(February Term, 1896.)
CONTRACT — PAROL EVIDENCE OF CONTEMPORANEOUS AGREEMENT TO CHANGE WRITTEN CONTRACT — MISTAKE — FRAUD — DECEIT — WAIVER.
1. Parol evidence will not be admitted to prove a contract entirely different form that embraced in a writing, except for fraud, mutual mistake, etc.
2. The negligence of a party to a written contract in voluntarily signing, without reading, a contract, no deceit or fraud being shown, will not permit him to contradict its terms by parol evidence.
3. Where, in the trial of an action for the contract price for the erection of lightning rods upon defendant's house, defendant claimed that his signature to the written contract was procured by fraud, and that the writing did not express the correct terms of the agreement, but it appeared in evidence that before the work was commenced defendant read the contract, stated it was not correct, but did not stop the workmen from doing the work or express an intention to sue the plaintiff in damages for the alleged deceit; Held, that if there was fraud the defendant waived it, and equity will not permit him to accept the work and refuse to pay for it.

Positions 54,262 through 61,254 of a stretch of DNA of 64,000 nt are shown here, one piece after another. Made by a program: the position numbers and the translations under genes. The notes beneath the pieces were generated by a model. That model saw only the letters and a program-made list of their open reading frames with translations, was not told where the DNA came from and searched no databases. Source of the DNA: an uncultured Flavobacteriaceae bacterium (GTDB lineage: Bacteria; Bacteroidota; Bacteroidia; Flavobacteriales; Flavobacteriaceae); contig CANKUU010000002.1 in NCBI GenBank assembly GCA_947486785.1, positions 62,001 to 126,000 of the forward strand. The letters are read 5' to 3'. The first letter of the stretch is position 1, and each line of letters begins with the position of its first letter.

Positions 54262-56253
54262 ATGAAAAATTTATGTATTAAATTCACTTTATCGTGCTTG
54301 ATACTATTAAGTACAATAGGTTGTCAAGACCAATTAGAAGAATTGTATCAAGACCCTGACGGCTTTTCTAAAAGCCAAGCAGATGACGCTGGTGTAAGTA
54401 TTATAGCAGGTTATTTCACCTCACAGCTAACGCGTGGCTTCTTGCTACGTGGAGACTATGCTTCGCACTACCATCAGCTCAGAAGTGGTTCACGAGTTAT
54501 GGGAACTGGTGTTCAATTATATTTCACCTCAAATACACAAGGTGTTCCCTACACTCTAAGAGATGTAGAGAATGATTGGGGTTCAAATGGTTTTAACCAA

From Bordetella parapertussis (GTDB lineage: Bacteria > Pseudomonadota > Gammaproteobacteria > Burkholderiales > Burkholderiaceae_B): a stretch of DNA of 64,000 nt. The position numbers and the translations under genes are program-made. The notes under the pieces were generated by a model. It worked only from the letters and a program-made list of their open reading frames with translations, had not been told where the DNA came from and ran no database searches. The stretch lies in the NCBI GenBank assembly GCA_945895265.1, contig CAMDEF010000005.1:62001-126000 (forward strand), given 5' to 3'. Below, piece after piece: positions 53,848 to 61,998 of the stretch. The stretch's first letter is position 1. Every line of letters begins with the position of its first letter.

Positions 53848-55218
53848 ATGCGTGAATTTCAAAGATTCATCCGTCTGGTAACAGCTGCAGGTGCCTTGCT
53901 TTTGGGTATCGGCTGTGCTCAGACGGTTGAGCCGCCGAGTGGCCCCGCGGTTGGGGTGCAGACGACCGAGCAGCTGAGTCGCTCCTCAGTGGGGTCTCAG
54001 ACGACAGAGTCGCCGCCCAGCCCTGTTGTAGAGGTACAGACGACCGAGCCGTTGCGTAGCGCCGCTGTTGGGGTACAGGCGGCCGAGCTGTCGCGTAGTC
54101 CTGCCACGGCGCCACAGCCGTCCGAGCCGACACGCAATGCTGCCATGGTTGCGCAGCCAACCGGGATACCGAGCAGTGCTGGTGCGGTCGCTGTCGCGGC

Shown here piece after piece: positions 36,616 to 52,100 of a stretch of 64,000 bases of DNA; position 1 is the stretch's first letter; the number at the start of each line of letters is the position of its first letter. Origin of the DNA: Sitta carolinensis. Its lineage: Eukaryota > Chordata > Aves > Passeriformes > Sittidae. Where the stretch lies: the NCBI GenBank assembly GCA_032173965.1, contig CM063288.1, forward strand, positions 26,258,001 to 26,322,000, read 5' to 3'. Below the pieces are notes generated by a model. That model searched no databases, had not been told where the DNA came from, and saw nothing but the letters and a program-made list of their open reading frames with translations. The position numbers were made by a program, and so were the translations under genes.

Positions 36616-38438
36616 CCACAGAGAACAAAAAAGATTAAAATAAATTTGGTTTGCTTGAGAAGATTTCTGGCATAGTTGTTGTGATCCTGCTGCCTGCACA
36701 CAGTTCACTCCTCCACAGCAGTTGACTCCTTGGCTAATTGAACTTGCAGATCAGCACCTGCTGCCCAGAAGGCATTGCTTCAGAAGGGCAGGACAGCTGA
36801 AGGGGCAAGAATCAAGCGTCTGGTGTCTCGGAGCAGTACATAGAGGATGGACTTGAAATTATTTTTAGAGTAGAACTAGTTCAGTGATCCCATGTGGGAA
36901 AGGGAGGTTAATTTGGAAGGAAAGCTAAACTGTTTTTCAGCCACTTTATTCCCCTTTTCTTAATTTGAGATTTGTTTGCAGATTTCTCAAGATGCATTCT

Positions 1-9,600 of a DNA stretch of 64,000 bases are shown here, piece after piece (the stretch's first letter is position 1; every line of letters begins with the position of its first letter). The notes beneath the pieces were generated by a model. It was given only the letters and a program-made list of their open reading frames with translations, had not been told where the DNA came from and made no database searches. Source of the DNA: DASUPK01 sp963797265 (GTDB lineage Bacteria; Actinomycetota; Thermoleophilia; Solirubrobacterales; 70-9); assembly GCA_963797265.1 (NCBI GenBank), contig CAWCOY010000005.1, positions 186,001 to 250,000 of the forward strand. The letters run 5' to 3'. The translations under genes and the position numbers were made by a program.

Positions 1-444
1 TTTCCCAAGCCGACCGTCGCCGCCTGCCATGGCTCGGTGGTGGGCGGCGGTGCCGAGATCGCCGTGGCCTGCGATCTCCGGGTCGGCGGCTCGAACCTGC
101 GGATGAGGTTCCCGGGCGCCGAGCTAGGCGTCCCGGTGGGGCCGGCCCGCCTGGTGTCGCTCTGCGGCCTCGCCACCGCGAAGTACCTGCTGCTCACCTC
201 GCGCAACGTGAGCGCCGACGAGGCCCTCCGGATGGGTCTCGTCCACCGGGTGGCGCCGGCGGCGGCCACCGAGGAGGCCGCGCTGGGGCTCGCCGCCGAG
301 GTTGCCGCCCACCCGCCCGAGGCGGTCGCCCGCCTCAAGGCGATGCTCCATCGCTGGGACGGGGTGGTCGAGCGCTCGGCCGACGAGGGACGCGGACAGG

ACTION tried before Bryan, J., at January Term, 1896, of MECKLENBURG, on appeal from a judgment of a justice of the peace.
McCall Nixon for plaintiff.
C. Dowd and Jones Tillett contra.
The contract sued on was as follows:
"ORDER FOR THE ERECTION OF CONDUCTORS.
"MR. U. G. DELLINGER.
SIR: Erect (or deliver) at your earliest convenience on my residence a system of circuit conductors (5 points and 3 rods to the ground) of the Star lightning rod, in a proper and substantial manner, in accordance with scientific rules; and I will pay for (738) the same, on completion of work, in cash or note, due on completion, at the rate of 47 1/2 cents per foot for the rod, $3.50 for each point, and price of five feet of rod for each galvanized brace; $5 for each horse, rooster or points of compass; $4 for each arrow and $3 for each ball.
"It is expressly understood by the singer of this order that he signs the same upon his own judgment, after due deliberation by him, without any undue influence having been used or representations made by any agent other than written or printed on this order.
"Dated 10 July, 1895. W. A. GILLESPIE."
There was a verdict for the plaintiff, and from the judgment thereon the defendant appealed.